The prime minister’s party has vowed to pass legislation that would severely curtail the work of non-governmental organisations. Such groups, many of which are funded by Soros, are among the last remnants of Hungarian society that haven’t fallen prey to the ruling Fidesz party’s iron grip. The prime minister has dubbed the bill the “Stop Soros” law.
“It’s not just an election trick,” said Marta Pardavi, co-chair of the Hungarian Helsinki Committee, a human rights group.
“There’s a very strong determination on the part of the government to not only stigmatise NGOs, but to make it very hard for them to even operate.”
Orban’s demonisation of Soros, to the exclusion of virtually all other issues, reflects just how far Hungary has drifted from the European mainstream since his election in 2010.
A fringe obsession in other parts of the West, Soros-bashing in this nation of 10 million has moved to the very centre of political debate.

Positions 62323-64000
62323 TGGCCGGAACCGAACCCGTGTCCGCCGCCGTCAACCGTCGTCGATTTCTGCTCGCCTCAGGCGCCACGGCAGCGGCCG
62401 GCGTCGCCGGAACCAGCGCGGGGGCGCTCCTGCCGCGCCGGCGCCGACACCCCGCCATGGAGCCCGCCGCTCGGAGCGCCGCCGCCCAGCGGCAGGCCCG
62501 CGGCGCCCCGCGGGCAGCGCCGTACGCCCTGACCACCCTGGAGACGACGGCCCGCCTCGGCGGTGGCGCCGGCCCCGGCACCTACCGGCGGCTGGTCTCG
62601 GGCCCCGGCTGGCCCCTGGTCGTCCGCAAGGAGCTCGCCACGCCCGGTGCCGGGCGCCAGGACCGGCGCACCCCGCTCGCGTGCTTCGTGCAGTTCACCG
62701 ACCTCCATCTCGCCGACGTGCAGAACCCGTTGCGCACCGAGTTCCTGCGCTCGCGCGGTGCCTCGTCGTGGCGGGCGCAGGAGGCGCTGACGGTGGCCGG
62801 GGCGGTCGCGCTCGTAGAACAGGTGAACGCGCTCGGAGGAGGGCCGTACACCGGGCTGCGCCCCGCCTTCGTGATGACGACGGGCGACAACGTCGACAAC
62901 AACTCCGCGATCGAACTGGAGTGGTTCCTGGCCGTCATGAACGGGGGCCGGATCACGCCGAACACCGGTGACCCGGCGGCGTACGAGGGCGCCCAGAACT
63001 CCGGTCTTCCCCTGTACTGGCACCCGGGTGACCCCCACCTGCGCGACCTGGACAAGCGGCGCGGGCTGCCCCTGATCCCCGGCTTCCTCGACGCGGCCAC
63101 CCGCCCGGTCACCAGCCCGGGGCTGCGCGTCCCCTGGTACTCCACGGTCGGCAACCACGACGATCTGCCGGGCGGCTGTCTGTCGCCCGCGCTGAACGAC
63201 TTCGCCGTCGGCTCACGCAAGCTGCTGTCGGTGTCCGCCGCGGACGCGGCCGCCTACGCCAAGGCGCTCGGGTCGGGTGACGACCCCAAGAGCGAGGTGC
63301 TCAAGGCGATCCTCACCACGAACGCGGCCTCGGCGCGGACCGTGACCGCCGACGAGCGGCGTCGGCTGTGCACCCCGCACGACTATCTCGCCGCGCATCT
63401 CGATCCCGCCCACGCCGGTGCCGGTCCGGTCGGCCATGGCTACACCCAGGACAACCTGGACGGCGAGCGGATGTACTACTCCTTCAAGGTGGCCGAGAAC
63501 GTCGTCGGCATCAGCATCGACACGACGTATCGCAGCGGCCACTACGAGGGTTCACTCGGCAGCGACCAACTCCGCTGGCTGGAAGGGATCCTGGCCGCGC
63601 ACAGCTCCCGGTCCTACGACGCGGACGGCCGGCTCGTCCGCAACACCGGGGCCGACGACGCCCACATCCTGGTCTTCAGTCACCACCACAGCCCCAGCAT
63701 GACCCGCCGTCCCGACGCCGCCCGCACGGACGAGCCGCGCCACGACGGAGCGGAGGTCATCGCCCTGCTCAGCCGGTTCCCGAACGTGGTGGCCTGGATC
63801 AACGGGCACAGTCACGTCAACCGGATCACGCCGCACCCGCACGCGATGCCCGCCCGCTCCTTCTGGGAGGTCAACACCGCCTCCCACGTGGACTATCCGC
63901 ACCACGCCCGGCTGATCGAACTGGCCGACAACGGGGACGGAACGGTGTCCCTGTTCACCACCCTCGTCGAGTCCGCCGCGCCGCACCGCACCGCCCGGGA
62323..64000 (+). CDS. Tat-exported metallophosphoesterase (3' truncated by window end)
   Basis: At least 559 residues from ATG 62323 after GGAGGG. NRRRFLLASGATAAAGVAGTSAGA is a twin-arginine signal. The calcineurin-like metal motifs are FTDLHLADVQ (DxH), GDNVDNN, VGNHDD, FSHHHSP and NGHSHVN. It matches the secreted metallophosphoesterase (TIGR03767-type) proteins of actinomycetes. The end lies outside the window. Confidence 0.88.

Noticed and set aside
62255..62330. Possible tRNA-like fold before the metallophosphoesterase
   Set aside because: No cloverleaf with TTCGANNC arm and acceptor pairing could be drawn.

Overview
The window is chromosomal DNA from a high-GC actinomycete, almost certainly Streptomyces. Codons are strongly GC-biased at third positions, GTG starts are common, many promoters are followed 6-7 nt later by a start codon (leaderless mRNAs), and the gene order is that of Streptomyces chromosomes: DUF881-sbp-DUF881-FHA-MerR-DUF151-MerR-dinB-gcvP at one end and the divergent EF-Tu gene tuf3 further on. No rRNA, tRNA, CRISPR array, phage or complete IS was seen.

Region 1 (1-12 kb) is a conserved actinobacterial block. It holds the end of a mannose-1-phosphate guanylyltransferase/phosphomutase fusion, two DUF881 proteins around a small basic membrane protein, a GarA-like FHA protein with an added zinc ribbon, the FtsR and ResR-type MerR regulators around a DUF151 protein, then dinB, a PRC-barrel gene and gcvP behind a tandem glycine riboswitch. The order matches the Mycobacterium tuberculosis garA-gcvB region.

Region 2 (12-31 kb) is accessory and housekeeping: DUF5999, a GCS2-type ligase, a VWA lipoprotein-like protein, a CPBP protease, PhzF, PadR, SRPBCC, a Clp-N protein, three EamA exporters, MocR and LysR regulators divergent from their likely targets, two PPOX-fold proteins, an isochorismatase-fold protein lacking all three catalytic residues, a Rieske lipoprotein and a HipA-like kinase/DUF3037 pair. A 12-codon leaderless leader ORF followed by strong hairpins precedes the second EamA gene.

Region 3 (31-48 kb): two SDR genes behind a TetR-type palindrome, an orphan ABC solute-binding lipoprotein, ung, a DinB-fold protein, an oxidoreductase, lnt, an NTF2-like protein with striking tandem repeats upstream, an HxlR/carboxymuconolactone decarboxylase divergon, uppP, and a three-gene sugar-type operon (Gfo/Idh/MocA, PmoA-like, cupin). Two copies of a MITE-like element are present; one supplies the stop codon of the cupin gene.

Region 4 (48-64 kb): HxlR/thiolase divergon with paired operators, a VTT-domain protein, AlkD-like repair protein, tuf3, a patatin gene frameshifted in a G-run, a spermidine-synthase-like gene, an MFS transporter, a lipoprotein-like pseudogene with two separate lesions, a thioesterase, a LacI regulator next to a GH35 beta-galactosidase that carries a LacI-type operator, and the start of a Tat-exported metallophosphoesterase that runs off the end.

The focus is meant to distract voters from paying attention to any other issues, said Csaba Csontos, spokesman for the Budapest branch of Soros’s Open Society Foundations.
“Unfortunately, Fidesz has no other message,” he said.
It is not clear the party needs one; Fidesz has about as much support in the polls as all other parties combined.
And far from being a pariah in the European Union, Orban is increasingly seen as a model for electoral success.
Power players in nations such as Germany and Austria have embraced his uncompromisingly hostile stance toward immigration two years after the continent reckoned with an unparalleled influx.
That mass movement of people – Europe’s refugee crisis of 2015-2016 – is where Hungary’s anti-Soros campaign began.
The scenes of hundreds of thousands of people making their way through the continent – replayed endlessly on television for months – came at a fortuitous time for Orban.
His popularity had been starting to slip as the focus turned to plans for a tax increase and to alleged Fidesz corruption.
Orban seized the moment to change the conversation. While other European leaders waived asylum seekers through their territory, Orban tried to block their path to destinations deeper in Europe. For several days in the late summer of 2015, he forbade them from travelling by train or bus, creating a backlog of thousands of frustrated people living on the streets of central Budapest.